We show that for the same additional aerosol mass, volcanic aerosols produce more negative radiative forcing when they are prescribed at higher altitudes in the stratosphere (Fig. 2b). The aerosol microphysical changes can affect the optical and radiative properties of the aerosols through nucleation, condensation, coagulation, hygroscopic growth, etc. (e.g., Heckendorn et al., 2009). The changes in the optical and radiative properties affect radiative forcing, and thereby influence surface cooling efficiency in the aerosol geoengineering schemes. Since microphysical or transport processes are not included in this study, the global mean surface temperature change is solely dependent on the effective radiative forcing, which is sensitive to the prescribed altitude of aerosols. The radiative heating by volcanic aerosol in the lower stratosphere leads to increased stability of the upper troposphere and a reduction in the high cloud cover, and increased water vapor transport to the stratosphere (Kuebbeler et al., 2012; Figs. S6, S2). However, the resulting negative LW forcing from cloud cover change is overwhelmed by the large positive LW forcing due to the absorption of radiation by prescribed aerosols (Fig. 3d, f). The high cloud changes are sensitive to the proximity of the heated layer to the tropopause and is thus sensitive to the altitude of the aerosols. The changes in tropospheric stability also contribute to changes in low cloud cover (Fig. S3). Further, the changes in tropopause cold-point temperature due to the radiative warming of the lower stratosphere and increased stratospheric humidity affect the clear-sky radiative forcing. The positive LW forcing offsets a part of the negative SW forcing in the stratospheric aerosol experiments. Thus, as shown in several previous studies such as Kleinschmitt et al. (2018), our study also highlights the importance of LW forcing in the efficiency of the stratospheric aerosol experiments. The LW forcing depends on the model, and several other factors such as the type of aerosol used, location of injection, stratospheric humidity, etc.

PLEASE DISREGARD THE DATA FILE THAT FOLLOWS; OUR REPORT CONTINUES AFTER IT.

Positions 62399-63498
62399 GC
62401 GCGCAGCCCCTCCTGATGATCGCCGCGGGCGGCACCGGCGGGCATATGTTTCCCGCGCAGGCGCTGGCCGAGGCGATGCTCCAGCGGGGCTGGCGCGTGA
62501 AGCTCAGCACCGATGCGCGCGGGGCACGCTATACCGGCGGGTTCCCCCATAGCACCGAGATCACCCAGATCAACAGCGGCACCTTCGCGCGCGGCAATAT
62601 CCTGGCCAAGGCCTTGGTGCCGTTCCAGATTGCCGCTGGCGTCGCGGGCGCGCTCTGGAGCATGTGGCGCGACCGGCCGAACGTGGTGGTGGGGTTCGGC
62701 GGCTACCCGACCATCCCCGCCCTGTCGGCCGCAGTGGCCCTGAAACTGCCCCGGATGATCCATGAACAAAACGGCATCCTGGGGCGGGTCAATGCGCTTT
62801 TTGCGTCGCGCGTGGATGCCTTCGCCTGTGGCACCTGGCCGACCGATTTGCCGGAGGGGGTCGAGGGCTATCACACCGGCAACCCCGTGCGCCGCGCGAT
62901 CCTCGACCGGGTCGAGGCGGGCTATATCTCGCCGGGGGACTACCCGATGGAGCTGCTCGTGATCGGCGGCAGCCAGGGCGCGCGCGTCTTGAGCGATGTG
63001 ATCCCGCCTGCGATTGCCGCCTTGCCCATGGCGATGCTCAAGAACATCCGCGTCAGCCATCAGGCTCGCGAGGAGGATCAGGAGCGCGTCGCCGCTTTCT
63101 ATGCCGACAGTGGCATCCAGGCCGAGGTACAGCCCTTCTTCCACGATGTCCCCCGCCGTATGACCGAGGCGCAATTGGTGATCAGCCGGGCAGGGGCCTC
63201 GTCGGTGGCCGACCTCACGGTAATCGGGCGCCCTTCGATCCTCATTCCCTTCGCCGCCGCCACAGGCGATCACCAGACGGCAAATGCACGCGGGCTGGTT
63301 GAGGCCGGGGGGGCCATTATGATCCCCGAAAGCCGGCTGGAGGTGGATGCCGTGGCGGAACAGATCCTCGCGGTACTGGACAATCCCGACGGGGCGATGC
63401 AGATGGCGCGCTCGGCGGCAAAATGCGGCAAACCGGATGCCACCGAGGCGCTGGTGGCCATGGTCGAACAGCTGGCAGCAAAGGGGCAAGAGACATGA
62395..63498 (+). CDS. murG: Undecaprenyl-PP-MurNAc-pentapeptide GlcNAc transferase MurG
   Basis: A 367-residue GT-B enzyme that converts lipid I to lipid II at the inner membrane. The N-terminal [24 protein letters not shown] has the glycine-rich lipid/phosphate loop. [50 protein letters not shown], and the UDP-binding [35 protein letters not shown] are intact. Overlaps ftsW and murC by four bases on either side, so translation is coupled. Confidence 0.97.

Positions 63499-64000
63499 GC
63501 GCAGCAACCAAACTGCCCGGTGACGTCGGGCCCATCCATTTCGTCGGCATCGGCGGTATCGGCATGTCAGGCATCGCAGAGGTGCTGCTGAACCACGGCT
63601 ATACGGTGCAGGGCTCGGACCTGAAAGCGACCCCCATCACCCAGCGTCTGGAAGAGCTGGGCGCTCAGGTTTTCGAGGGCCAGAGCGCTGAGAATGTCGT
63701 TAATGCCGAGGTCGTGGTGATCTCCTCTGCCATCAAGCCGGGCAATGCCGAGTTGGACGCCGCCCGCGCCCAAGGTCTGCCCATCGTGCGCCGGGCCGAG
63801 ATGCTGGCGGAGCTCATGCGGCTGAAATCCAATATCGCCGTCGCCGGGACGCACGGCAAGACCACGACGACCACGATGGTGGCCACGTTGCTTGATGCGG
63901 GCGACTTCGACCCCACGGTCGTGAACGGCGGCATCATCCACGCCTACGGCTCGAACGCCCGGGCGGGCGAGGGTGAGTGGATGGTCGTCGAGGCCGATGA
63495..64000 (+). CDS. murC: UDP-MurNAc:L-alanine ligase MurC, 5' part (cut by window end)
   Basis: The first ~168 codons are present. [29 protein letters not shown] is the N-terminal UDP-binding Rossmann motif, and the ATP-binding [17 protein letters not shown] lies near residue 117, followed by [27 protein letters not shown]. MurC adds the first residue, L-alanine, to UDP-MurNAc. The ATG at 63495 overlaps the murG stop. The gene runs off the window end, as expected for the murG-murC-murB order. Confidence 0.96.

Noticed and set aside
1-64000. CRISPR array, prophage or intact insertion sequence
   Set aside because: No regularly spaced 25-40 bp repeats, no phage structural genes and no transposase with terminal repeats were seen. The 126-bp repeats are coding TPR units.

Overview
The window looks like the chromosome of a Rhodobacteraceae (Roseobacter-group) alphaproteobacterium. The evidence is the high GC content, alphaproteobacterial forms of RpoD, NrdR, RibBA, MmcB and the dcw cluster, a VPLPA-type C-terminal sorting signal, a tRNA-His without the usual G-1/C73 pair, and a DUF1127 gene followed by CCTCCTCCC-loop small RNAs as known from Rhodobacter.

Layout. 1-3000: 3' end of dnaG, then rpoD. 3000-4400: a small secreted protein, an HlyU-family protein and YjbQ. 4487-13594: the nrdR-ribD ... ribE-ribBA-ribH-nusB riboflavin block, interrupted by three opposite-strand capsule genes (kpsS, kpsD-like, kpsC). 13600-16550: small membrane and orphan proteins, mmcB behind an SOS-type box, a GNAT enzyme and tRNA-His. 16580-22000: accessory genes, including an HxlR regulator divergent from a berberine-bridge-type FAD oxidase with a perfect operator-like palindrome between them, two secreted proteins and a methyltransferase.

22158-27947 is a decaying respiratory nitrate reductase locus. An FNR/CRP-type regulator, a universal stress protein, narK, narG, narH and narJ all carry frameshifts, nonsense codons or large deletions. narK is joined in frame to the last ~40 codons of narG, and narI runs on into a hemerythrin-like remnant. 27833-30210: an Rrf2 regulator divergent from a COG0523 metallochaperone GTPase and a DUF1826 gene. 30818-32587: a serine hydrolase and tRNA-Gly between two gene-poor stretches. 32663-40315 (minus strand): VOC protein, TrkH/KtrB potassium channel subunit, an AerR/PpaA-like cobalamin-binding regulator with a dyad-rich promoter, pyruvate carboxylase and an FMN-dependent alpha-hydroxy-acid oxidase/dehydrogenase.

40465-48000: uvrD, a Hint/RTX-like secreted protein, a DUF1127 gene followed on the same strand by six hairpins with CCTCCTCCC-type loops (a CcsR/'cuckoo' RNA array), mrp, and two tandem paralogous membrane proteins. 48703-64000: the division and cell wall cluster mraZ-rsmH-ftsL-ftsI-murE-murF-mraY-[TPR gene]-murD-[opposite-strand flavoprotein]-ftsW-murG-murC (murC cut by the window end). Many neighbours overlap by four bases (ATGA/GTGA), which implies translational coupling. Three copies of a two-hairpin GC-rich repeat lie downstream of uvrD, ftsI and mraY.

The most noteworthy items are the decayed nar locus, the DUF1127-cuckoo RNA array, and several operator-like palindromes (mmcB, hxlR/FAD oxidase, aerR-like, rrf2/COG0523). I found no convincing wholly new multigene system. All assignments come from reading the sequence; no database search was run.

The differences simulated in radiative forcing are reflected in the surface temperature response and we find that volcanic aerosols cause more surface cooling when they are prescribed at higher levels of the stratosphere. Assuming a lifetime of 1 year of the aerosols in the stratosphere, the 20 Tg of aerosol used in this study is equivalent to 9.79 Tg yr−1 SO2 injection (or 4.9 Tg S yr−1). As this amount at 37 hPa almost completely attains the halving of CO2-induced cooling, the efficiency in cooling the surface is estimated as 0.59 K Tg S−1. The corresponding efficiencies for the Volc_70hPa and Volc_100hPa simulations are 0.52 and 0.44 K Tg S−1, respectively. The surface temperature difference between our stratospheric aerosol experiments shows that even when the processes such as aerosol microphysics, transport, and sedimentation are excluded, the differences in effective radiative forcing between the stratospheric aerosol simulations experiments is substantial.